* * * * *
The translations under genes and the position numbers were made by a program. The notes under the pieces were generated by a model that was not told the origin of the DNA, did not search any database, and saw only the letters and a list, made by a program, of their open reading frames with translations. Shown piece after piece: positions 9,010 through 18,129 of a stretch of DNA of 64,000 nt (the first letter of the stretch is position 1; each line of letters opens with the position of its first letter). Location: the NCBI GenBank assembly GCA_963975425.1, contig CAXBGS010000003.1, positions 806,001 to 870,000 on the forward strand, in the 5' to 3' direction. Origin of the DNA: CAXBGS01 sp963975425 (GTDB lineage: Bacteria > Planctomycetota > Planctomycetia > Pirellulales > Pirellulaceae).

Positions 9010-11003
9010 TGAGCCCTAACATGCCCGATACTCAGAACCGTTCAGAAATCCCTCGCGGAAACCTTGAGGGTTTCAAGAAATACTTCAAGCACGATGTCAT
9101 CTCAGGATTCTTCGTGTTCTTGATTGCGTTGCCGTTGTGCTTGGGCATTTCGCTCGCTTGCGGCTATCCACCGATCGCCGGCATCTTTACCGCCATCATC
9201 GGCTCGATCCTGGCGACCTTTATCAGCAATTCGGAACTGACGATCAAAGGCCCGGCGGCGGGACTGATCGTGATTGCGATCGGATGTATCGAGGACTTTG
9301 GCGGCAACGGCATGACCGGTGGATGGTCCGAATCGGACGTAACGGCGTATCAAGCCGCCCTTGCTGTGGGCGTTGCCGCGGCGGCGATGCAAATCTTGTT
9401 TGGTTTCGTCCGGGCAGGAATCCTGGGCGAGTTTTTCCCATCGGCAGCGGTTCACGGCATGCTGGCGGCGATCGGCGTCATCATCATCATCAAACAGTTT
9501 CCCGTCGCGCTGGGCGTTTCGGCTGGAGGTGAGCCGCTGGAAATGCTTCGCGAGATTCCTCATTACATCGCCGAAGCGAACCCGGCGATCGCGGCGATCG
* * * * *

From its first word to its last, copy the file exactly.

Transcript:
The translations under genes and the position numbers were made by a program. The notes under the pieces were generated by a model that was not told the origin of the DNA, did not search any database, and saw only the letters and a list, made by a program, of their open reading frames with translations. Shown piece after piece: positions 9,010 through 18,129 of a stretch of DNA of 64,000 nt (the first letter of the stretch is position 1; each line of letters opens with the position of its first letter). Location: the NCBI GenBank assembly GCA_963975425.1, contig CAXBGS010000003.1, positions 806,001 to 870,000 on the forward strand, in the 5' to 3' direction. Origin of the DNA: CAXBGS01 sp963975425 (GTDB lineage: Bacteria > Planctomycetota > Planctomycetia > Pirellulales > Pirellulaceae).

Positions 9010-11003
9010 TGAGCCCTAACATGCCCGATACTCAGAACCGTTCAGAAATCCCTCGCGGAAACCTTGAGGGTTTCAAGAAATACTTCAAGCACGATGTCAT
9101 CTCAGGATTCTTCGTGTTCTTGATTGCGTTGCCGTTGTGCTTGGGCATTTCGCTCGCTTGCGGCTATCCACCGATCGCCGGCATCTTTACCGCCATCATC
9201 GGCTCGATCCTGGCGACCTTTATCAGCAATTCGGAACTGACGATCAAAGGCCCGGCGGCGGGACTGATCGTGATTGCGATCGGATGTATCGAGGACTTTG
9301 GCGGCAACGGCATGACCGGTGGATGGTCCGAATCGGACGTAACGGCGTATCAAGCCGCCCTTGCTGTGGGCGTTGCCGCGGCGGCGATGCAAATCTTGTT
9401 TGGTTTCGTCCGGGCAGGAATCCTGGGCGAGTTTTTCCCATCGGCAGCGGTTCACGGCATGCTGGCGGCGATCGGCGTCATCATCATCATCAAACAGTTT
9501 CCCGTCGCGCTGGGCGTTTCGGCTGGAGGTGAGCCGCTGGAAATGCTTCGCGAGATTCCTCATTACATCGCCGAAGCGAACCCGGCGATCGCGGCGATCG